A friend of mine posted the following Ayn Rand quote:
Okay, the text in that is two small to read easily so, here:
“The man who refuses to judge, who neither agrees nor disagrees, who declares that there are no absolutes and believes that he escapes responsibility, is the man responsible for all the blood that is now spilled in the world. Reality is an absolute, existence is an absolute, a speck of dust is an absolute and so is a human life. Whether you live or die is an absolute. Whether you have a piece of bread or not, is an absolute. Whether you eat your bread or see it vanish into a looter’s stomach, is an absolute.
There are two sides to every issue: one side is right and the other is wrong, but the middle is always evil. The man who is wrong still retains some respect for truth, if only by accepting the responsibility of choice. But the man in the middle is the knave who blanks out the truth in order to pretend that no choice or values exist, who is willing to sit out the course of any battle, willing to cash in on the blood of the innocent or to crawl on his belly to the guilty, who dispenses justice by condemning both the robber and the robbed to jail, who solves conflicts by ordering the thinker and the fool to meet each other halfway. In any compromise between food and poison, it is only death that can win. In any compromise between good and evil, it is only evil that can profit. In that transfusion of blood which drains the good to feed the evil, the compromise is the transmitting rubber tube.” – Ayn Rand
I have to dispute with Ms. Rand here. there are a number of things where she, errs.
First is that she ignores the possibility that a person might just not have enough information to have an informed opinion on some proposition. Much evil in the world has happened because well-intentioned people “took a side” on something of which they have little information, that sounded “reasonable” even “intuitive” and yet was flat out wrong.
There is another, and more fundamental, flaw.
Where Ms. Rand goes astray up there (in addition to not recognizing that “I don’t know enough to have a meaningful opinion on that topic” as a valid position) is the implicit categorical “either this or that”.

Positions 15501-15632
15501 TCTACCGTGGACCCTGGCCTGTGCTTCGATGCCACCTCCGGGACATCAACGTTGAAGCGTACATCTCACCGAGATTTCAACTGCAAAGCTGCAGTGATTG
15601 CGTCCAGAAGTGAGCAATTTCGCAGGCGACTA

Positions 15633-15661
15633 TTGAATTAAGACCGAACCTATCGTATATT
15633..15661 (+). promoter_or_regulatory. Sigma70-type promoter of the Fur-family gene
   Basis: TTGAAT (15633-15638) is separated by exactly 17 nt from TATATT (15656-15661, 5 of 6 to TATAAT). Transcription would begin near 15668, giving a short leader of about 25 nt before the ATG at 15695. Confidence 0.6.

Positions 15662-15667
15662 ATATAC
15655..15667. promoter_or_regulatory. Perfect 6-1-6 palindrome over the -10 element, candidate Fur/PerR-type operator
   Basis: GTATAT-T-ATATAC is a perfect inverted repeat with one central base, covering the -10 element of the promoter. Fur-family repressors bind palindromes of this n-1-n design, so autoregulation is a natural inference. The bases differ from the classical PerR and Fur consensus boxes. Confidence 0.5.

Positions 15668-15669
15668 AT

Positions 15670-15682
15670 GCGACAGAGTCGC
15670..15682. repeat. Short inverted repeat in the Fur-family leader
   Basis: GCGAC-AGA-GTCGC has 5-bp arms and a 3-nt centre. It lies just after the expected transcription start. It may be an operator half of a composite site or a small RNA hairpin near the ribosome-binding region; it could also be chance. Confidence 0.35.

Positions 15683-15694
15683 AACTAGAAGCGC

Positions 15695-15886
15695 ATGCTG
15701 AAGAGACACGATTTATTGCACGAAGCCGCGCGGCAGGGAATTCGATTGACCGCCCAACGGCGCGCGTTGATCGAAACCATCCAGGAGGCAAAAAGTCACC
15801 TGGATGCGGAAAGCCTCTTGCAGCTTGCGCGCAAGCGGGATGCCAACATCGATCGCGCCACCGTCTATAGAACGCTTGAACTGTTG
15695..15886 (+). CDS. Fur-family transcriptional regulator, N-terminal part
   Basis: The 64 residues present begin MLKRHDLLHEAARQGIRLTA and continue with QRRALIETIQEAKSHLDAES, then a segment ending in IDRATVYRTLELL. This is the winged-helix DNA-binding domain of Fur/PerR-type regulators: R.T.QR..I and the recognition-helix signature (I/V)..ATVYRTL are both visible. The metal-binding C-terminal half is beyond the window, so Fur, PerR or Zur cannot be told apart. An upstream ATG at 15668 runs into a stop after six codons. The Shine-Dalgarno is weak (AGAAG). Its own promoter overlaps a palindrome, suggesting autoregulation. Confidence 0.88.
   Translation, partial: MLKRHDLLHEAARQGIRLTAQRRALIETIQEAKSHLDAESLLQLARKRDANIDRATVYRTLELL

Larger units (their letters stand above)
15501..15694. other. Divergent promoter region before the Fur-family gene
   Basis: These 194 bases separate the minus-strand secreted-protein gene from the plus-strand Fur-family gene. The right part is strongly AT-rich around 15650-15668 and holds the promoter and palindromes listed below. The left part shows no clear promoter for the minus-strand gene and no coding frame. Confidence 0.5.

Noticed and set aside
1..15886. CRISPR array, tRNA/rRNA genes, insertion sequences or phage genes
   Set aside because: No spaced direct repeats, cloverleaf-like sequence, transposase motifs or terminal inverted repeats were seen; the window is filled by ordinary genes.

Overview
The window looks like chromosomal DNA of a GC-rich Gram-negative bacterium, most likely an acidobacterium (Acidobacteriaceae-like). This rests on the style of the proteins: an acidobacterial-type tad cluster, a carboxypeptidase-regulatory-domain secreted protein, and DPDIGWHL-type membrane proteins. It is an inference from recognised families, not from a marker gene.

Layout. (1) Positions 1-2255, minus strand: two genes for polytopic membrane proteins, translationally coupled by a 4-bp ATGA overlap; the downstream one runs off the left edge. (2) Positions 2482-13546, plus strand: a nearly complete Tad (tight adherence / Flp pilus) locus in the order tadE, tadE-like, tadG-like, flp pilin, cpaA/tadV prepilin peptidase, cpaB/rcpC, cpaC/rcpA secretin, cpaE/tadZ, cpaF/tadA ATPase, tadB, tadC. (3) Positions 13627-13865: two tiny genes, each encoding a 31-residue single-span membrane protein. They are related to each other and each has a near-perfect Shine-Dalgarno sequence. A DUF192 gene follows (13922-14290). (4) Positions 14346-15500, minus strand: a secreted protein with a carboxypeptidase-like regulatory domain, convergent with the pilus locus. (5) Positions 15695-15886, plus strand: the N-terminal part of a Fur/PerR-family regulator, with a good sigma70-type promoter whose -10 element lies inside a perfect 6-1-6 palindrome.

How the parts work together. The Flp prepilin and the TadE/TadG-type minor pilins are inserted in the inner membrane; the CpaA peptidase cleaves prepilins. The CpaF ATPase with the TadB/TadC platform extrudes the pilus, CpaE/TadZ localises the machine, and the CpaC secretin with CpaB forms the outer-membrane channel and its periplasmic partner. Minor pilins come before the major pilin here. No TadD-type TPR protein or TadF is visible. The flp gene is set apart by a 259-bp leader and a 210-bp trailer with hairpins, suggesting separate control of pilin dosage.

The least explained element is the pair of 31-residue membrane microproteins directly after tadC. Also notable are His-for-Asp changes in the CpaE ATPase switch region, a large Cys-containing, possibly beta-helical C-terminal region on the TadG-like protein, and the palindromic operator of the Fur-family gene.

Things in the real world are rarely that simple.
Consider the case of clean water. Pretty much everyone would agree that clean water is a good thing to have and that contaminated/polluted water is bad. But…how much and how clean? That is the question. The categorical position tends toward “all” and “absolutely” but…well, we live in a world of scarce resources that have alternative uses. The resources spent to reduce, say, lead contamination from a few parts per billion (safe for drinking water per EPA standards) to a few parts per trillion are resource that are no longer available for producing other good things we would like to have.
Or consider water contaminated by something like e.coli. How did it get contaminated with e.coli? Well, because the deer and bears in that forest upstream don’t just do it in the woods, they do it in the stream (and what they do in the woods drains into the streams). How much resources are you going to spend on sanitation for wildlife because you want absolutely clean water?
Or “acidification” of the water. While it was popular for a while to blame that on acid rain, it turns out that the runoff from forests and meadows tends to be somewhat acidic. The runoff from ash (from forest or brush fires) tends toward the alkaline and neutralizes the acid. Vigorous fighting of forest and brush fires means more acid, less alkaline runoff, leading to a net acidification of the water. “Clean water” (as in “less acid” in this case) and “Unburned forests” are good things we want that are in direct conflict. Pick one. Having more of one means having less of the other. The question is how much of one at the cost of how much of the other, a tradeoff. It can’t be solved categorically, but we can incrementally trade a little bit more of one at the cost of a little bit less of the other until we find a best balance.
We live in a world not of categorical “all of this” or “all of that” but of incremental tradeoffs. And since not everybody is going to agree in where that tradeoff should be made, we even need to tradeoff on the tradeoffs. In such a situation you will find that many, indeed most, people will not be entirely at one end or the other. And any given individual will see some folk who are not as much “this way” as they are without necessarily being “on the other side.”
And. That’s. Okay.
Different people value different things differently. That’s the core of economics in general and free market economics in particular. (Economics, as readers of this blog will have noted, being a particular hobby-horse of mine.)
One of the great causes of strife in the world today is the binary thinking, that anyone not fully on “my side” is, therefore, “other.” Whether it’s someone on the far left calling anyone not as left as they are a “Fascist” (never mind how they completely butcher the meaning of the term “Fascist” in doing so) or someone on the Right calling anyone not agreeing with them a “Commie”, or a Libertarian (big-L) with their blanket accusation that anyone who suggests there might actually be a valid role for the coercive power of government, within limits, a “Statist”, it leads to lots of heat with very little light.
And it all comes from categorical thinking, it must be “this” or “that”, either totally black or blinding white.
And that’s the objection I have to the Rand quote above.